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on November 24, 2009
This book is about the connection between organized labour and organized crime in the United States. It addresses: misappropriation of worker pension and operating funds by union office holders and other criminals; extortion of employers by union officials and the mafia; and union/employer conspiracies to operate cartels that corruptly allocate contracts and set prices. It mostly deals with its topic, labor racketeering, historically. In taking this approach, the author analyses the enduring patterns of criminal behaviour of a small group of stakeholders in the labour movement. Underlying this discussion are portraits of distinct periods in 20th century American history. These include: the bootlegging era; the congressional hearings "high-point" period of 1957-59 during which the McClelland senate select committee saw a procession of union officials and members of the mafia take the 5th Amendment; the age of federal law enforcement's obsession with communism as the only matter worth investigating and the consequent unabated proliferation of criminal organizations throughout the 1960s; and the post-Hoover FBI era when the murder of a high profile union official, Jimmy Hoffa, caused law enforcement to give priority to breaking up cosa nostra organized crime families.

The author traces the history of union racketeering and provides compelling accounts of the activities of parties from organized labour; criminal associations; employer groups; the United States Department of Justice and the FBI; and State and Federal Legislatures. The scope and nature of the crimes of well known union officials and mafia bosses are meticulously described as are the public-policy efforts which aimed to ensure that transgressions are not repeated. One of the book's strengths is its illumination of the legalistic aspects of how individuals with complex and ambiguous roles have behaved corruptly. For example, Jimmy Hoffa, head of the International Brotherhood of Teamsters in Minnesota, and labour organizer of truck drivers, dock workers and warehousemen throughout the Midwest is referred to repeatedly. The reader is left with a sound understanding of the nature of his influence, diversity of his crimes, and legal remedies used to curtail their future occurrence.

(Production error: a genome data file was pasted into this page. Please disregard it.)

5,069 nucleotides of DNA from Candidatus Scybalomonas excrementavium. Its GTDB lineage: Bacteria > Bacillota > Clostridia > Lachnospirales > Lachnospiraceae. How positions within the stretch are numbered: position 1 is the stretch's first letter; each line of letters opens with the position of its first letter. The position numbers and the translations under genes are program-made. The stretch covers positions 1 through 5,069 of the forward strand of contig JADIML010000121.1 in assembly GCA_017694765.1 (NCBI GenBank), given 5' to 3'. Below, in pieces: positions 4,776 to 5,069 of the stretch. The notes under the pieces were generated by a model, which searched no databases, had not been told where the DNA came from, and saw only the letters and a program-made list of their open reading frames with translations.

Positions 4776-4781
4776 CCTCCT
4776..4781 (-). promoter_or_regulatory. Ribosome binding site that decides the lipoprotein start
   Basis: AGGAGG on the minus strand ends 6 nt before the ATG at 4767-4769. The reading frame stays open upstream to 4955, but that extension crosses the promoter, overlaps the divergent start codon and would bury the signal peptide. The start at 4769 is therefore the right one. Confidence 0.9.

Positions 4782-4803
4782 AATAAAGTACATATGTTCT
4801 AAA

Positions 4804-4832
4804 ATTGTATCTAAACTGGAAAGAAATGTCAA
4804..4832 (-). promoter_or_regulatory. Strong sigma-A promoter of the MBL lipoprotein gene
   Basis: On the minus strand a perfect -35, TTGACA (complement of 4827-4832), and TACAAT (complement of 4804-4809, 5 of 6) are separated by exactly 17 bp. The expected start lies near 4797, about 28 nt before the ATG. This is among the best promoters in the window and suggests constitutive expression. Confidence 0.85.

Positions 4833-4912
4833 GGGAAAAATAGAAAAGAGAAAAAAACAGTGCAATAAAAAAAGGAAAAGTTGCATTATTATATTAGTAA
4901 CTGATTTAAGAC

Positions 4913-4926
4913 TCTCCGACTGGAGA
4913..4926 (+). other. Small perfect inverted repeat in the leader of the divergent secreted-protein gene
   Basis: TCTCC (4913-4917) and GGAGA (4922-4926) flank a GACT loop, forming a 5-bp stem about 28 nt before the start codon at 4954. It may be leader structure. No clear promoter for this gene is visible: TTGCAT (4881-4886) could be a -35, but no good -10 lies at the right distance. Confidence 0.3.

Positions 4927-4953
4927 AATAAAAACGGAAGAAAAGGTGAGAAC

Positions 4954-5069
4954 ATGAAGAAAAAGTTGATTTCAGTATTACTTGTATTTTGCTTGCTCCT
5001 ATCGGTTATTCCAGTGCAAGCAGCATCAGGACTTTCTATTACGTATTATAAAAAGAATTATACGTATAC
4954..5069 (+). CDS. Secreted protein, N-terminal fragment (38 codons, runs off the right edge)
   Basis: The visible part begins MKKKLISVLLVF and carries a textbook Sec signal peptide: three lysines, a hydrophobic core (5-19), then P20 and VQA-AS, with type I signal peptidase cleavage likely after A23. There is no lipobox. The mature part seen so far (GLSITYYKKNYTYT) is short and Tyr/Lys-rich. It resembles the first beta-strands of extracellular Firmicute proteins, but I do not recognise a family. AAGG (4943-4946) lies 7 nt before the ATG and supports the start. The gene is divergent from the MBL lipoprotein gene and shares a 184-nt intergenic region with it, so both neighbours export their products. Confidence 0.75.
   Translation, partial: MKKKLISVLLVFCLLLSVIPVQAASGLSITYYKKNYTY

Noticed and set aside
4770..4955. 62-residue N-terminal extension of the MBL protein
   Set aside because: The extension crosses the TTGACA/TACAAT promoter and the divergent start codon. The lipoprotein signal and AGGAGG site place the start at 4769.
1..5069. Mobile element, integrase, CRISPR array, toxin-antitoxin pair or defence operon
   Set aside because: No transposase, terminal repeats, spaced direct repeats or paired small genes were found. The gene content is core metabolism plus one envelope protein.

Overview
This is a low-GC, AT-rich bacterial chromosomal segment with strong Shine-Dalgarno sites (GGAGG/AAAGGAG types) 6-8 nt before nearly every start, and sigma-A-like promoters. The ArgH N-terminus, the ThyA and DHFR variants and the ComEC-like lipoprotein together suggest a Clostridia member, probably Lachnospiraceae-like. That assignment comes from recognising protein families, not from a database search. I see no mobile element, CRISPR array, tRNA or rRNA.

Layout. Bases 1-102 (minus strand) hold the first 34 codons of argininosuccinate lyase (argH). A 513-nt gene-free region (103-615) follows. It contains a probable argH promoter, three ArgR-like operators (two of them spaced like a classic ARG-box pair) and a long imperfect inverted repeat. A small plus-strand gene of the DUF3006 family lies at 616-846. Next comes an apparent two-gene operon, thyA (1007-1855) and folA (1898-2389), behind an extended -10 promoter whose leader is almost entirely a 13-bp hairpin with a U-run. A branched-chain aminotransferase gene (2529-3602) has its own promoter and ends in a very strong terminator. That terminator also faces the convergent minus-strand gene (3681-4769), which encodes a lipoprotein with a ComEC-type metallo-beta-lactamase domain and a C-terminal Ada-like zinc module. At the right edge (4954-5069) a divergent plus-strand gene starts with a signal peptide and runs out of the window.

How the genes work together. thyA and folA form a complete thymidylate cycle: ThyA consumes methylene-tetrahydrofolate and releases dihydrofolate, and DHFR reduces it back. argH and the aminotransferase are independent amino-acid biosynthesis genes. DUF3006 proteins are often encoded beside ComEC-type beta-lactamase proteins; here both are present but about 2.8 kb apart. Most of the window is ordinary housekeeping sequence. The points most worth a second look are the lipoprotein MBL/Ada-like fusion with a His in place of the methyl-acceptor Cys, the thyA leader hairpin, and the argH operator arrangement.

In his book, Jacobs gives an important if unpalatable perspective of the workings and nature of organized labour. Through discussing union involvement in extortion, bribes, fraud, embezzlement and violence he also provides insight into modern employment relations. For those with an interest in union history, the book is as much an analysis of relations between actors in the labour management process as an exposé of organized crime. In this respect, it contributes to industrial sociology scholarship for at least three reasons. First, it gives detail about key events in the modern history of the United States labour movement. For example, it discuss the way the Wagner Act (1936) provided an impetus for union growth; the constraining influence of Taft-Hartley (1947); and the McClellend Commission which has been characterized as providing a platform for anti-union politicians. Second, the author indirectly sheds light on a likely reason for declining unionism through drawing attention to how the image of organized labour has been besmirched by criminals. This theme broadens debate about the changing nature of work. It implicitly suggests that the current trend towards individualism in employment relations is not solely due to the triumph of employers in an era of globalization. Rather, waning unionism may be a consequence of the conduct of labour officials as well as widely-documented influences such as growth of the services sector; an influx of women into the workforce; and increases in non-standard forms of employment. The third reason the book contributes to scholarship on employment relations is that its content demonstrates myriad ways that actors in the process may interact. Its anecdotes - although not necessarily its discussion of their legal aspects - reveal that interests, power and conflict exist at both an institutional and individual level. The book is replete with well researched historical accounts of how, in practice, unions do not automatically represent member interests. Rather, they are revealed as potentially corruptible entities that may detach from an institutional powerbase and align their objectives with those of employers or nefarious criminal enterprises. These revelations confront idealism and some employment-related theory. The author does not speculate about how ideas on labour relations may be further developed in light of insight about union corruption. His focus remains mostly on historical efforts to remedy the problem.